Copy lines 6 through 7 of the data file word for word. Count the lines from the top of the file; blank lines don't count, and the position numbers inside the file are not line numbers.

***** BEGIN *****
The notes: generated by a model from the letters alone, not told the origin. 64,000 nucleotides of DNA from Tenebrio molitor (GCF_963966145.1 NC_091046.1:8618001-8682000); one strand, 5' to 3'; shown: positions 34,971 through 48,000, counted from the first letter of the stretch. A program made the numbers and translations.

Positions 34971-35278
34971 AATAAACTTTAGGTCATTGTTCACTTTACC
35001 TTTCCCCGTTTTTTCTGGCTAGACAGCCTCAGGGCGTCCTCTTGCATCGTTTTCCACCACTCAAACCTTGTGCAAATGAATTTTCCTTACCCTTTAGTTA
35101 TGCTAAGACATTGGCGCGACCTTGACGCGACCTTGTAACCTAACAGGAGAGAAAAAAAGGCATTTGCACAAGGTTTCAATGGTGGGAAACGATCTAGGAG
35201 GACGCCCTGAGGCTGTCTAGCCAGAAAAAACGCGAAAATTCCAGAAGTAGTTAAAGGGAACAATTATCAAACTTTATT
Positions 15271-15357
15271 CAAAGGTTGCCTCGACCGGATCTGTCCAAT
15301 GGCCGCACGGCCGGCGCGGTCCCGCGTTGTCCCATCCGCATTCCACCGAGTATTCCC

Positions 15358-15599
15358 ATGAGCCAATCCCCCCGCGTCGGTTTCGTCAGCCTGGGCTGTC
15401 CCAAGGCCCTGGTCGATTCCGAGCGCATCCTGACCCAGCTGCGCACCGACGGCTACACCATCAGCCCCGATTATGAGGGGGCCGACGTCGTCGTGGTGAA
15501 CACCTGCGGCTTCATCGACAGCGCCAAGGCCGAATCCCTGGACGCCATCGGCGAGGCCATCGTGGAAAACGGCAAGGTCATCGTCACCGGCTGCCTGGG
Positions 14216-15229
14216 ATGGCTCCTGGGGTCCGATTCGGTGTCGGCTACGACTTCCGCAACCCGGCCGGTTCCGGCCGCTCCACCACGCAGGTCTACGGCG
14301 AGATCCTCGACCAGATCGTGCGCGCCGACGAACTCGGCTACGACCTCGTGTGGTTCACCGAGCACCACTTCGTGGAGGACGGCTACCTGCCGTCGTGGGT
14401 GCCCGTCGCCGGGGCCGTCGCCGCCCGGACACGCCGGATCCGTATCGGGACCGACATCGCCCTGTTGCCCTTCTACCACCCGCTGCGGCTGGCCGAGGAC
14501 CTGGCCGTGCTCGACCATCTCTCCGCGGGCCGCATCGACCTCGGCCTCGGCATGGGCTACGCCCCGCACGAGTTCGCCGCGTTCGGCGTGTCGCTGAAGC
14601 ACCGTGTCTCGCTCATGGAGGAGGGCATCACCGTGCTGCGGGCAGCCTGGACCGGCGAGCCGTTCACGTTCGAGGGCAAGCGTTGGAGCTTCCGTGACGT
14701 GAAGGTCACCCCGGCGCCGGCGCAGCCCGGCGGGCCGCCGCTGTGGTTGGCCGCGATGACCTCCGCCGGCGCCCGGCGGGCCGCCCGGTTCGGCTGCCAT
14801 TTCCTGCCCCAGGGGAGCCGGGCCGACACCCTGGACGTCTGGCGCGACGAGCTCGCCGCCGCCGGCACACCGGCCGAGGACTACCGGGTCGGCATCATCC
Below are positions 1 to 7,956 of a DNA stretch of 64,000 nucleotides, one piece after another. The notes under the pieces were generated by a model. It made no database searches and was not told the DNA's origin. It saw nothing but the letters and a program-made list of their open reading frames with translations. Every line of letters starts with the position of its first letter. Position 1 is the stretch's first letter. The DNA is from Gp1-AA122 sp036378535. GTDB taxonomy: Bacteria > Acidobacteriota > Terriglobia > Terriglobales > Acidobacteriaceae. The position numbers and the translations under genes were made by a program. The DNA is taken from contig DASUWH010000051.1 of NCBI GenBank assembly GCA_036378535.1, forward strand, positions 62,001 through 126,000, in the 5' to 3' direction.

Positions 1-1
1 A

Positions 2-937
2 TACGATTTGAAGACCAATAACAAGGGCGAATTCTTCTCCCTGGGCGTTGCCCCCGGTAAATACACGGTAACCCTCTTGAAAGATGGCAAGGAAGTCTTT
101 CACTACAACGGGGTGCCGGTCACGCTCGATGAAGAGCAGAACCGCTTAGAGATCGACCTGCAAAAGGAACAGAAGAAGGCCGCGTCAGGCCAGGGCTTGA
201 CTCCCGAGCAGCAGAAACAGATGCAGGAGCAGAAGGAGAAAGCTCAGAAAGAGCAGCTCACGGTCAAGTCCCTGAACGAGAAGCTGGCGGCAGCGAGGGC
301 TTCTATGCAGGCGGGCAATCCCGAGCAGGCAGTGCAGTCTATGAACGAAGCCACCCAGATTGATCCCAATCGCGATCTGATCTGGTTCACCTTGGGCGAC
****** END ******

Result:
35201 GACGCCCTGAGGCTGTCTAGCCAGAAAAAACGCGAAAATTCCAGAAGTAGTTAAAGGGAACAATTATCAAACTTTATT
Positions 15271-15357